So, let’s establish something right from the outset: I don’t really like horror. I like tension, I like action, I like drama, but I don’t really like horror. Yes, I will sometimes dabble in that genre, but usually it has to be fairly mild, the original TV version of Stephen King’s It, and of James Herbert’s novels, some of Dan Simmons novels (specifically the “horror” ones) among others are somethings that I enjoy. Right now, I’m playing Until Dawn by Supermassive Games for the Playstation 4 (PS4 Exclusive), and it is seriously creeping me out. It uses ALL of the horror movie “tropes” to try to elicit “jump scares” from the player (and with me it is succeeding big time!). Stingers, dark environments, limited viewpoints, etc., they’re all there. If horror is your thing, then you have to try this game.
Basically, the story revolves around these teens who reunite after a tragedy occurred one year ago. Like an 80’s horror movie, you’re tasked with controlling one or two of the teens and trying to make story decisions that will keep them alive. Well, I’m not doing so great. The character that I have just got surprised by a wolf/large dog after having to have his fingers amputated to get out a trap. I’ve lost at least two teens so far (and if the wolf is any indication, its about to be three!). The graphics are very well done–while there are times when “uncanny valley” does affect the character models, but only slightly and not enough to take me out of the game (just enough to notice it).
I’d really like to put this game in conversation with Scream. While older, the Scream series has many of the same tropes, but Scream is self-aware in a way that Until Dawn isn’t, even though UD is a newer game. I’d really like to examine both how those tropes play out in the two works and why the game’s developer, Supermassive chose to minimize/ignore some of the newer, self-awareness of the conventions of the horror genre. Right now, horror as a genre, is making a resurgence, and I might even (if I have the courage) to add in more and newer examples in the horror genre (It, Get Out, and even A Quiet Place–as much as I’ve railed against it) to examine the rhetorical nature of UD.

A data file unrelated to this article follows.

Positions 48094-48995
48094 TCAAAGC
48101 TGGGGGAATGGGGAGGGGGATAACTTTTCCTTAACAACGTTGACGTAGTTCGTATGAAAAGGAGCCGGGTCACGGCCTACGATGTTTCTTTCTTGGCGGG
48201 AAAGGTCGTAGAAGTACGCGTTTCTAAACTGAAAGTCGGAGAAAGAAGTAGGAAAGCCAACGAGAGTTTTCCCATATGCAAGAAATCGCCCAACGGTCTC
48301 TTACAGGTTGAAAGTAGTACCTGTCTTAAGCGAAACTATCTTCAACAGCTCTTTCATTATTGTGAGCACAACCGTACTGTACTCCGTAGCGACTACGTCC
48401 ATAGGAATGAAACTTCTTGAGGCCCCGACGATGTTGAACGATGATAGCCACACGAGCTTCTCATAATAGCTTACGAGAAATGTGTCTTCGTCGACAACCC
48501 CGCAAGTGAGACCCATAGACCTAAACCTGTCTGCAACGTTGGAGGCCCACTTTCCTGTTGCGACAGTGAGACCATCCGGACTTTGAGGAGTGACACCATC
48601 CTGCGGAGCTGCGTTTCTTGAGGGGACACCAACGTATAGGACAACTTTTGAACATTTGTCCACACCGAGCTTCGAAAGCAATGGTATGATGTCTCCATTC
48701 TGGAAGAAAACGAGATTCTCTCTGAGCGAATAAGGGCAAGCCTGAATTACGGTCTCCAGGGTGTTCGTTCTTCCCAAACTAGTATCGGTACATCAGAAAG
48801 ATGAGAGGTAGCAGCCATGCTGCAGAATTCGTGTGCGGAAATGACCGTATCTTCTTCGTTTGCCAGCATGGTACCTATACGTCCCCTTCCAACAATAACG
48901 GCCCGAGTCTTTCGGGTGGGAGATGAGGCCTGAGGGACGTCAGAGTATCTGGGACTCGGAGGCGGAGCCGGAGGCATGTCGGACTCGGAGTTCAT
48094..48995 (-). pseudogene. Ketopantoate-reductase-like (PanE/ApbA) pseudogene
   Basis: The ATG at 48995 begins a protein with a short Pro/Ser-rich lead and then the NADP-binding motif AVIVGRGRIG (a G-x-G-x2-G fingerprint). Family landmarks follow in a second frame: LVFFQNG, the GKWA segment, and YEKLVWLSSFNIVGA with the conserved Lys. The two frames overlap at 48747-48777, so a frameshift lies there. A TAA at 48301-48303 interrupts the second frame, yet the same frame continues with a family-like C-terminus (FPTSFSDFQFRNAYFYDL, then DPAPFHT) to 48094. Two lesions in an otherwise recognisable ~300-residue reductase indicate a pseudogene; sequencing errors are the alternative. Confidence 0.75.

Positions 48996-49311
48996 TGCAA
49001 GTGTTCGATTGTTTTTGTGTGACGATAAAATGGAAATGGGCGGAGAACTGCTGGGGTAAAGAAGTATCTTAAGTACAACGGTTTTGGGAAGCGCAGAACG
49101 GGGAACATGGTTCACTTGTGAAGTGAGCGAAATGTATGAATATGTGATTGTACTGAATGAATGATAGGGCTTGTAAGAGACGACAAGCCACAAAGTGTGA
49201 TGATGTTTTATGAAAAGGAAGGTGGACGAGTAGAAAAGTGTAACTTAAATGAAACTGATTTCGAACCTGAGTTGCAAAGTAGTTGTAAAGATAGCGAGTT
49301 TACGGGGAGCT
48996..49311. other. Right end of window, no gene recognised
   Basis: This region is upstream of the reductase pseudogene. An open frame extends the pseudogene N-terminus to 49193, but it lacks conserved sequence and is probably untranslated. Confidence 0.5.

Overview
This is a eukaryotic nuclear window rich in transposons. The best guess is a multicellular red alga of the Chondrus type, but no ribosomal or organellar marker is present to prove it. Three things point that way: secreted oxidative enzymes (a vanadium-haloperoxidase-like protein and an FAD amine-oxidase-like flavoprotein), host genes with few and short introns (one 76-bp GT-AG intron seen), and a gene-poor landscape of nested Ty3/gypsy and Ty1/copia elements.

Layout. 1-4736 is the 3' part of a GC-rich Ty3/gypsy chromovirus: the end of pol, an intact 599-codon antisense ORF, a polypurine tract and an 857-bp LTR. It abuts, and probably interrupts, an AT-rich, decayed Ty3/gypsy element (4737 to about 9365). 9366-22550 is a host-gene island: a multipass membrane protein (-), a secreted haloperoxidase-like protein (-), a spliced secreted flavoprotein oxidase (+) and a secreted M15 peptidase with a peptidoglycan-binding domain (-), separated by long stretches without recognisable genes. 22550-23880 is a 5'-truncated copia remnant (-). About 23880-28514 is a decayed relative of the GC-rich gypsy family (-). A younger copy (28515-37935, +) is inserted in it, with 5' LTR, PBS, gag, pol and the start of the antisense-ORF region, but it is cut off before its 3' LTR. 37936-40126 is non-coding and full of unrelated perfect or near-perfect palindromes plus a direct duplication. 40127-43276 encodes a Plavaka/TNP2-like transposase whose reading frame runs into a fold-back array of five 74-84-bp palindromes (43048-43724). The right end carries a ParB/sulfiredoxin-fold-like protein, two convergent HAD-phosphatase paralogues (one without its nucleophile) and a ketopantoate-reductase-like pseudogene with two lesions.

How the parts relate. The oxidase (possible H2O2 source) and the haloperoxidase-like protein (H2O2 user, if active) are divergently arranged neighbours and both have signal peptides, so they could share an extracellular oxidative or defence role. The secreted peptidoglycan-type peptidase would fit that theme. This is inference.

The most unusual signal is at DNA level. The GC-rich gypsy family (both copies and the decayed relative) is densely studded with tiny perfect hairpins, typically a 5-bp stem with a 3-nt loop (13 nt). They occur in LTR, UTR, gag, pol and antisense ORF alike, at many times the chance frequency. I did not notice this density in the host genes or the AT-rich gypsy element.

Costume Quest 2
This a smaller title and it is a one that is based on monsters taking over halloween. It features simplified combat and a fun art style. The story is also pretty good as well. It doesn’t look like it will be a very long game, but it does look like it will be a quality game. I’m trying to get through some of the “free” games that I’ve acquired through Playstation Plus. I’ve got about 30 smaller games that I’ve downloaded over the past three years and I’ve not really played them, so this is my attempt to try to eliminate my backlog of games. I’m about halfway through (as best I can tell) and I’m having fun with it even though it is starting to get challenging. Looking forward to seeing how it ends.
Well, that’s all for this week–have a good weekend!
- Read Faerie Knight in the anthology Fae, Rhonda Parrish, Ed. or the Kindle Edition
- Read Ship of Shadows in the anthology Visions IV: Space Between Stars, Carrol Fix, Ed. or the Kindle Edition.
- Read WarLight in the anthology Visions VI: Galaxies, Carrol Fix, Ed. or the Kindle Edition.
- Read Dragonhawk in the magazine Tales of the Talisman, Vol. 8, Iss. 3, David Lee Summers, Ed. or the Kindle Edition.
Amazon Associate Disclaimer:
I earn a small commission on the purchase of these items.